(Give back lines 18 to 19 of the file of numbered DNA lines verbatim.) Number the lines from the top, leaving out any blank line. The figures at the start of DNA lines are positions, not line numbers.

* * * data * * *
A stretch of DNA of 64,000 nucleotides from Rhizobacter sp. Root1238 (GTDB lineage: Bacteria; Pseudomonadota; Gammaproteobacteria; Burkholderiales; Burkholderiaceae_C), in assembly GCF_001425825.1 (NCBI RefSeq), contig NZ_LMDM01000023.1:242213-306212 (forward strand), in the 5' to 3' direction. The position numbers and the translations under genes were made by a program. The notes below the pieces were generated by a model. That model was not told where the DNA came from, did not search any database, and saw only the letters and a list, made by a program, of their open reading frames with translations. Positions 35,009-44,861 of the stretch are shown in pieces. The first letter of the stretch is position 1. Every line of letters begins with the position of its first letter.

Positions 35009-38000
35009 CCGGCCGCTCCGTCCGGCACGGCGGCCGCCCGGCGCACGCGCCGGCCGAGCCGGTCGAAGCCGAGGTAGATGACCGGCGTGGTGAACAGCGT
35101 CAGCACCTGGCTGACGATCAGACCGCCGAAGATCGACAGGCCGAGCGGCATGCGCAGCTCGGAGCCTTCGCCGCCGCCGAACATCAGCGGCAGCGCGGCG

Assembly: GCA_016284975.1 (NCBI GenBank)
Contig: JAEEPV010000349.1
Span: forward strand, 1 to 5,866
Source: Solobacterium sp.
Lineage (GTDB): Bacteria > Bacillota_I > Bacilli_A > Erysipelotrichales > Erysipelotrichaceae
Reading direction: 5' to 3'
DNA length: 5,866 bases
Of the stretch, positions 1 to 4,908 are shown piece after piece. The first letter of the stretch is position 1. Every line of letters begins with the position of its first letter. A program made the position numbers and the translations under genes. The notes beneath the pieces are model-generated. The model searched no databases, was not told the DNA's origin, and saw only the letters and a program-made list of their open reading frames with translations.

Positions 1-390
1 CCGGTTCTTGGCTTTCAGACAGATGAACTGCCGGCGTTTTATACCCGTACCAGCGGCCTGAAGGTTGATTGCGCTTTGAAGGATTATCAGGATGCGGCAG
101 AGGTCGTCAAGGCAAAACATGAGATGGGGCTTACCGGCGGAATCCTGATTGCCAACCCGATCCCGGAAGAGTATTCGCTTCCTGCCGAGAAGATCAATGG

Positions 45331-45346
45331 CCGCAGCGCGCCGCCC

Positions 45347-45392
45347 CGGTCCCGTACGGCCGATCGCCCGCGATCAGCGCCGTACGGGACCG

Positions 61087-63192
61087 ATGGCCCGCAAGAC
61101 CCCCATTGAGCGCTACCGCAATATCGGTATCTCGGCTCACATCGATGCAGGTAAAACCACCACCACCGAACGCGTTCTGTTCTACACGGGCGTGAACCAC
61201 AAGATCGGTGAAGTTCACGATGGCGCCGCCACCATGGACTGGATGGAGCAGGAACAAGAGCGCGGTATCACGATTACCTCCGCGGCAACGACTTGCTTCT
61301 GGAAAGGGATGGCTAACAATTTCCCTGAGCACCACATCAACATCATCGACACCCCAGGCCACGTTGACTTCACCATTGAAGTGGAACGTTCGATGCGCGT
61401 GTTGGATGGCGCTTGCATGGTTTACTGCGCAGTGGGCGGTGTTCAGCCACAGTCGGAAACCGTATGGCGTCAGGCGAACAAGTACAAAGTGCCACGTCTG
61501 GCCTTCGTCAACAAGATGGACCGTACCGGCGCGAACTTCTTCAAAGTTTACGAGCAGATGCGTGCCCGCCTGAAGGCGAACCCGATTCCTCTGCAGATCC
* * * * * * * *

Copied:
Positions 45347-45392
45347 CGGTCCCGTACGGCCGATCGCCCGCGATCAGCGCCGTACGGGACCG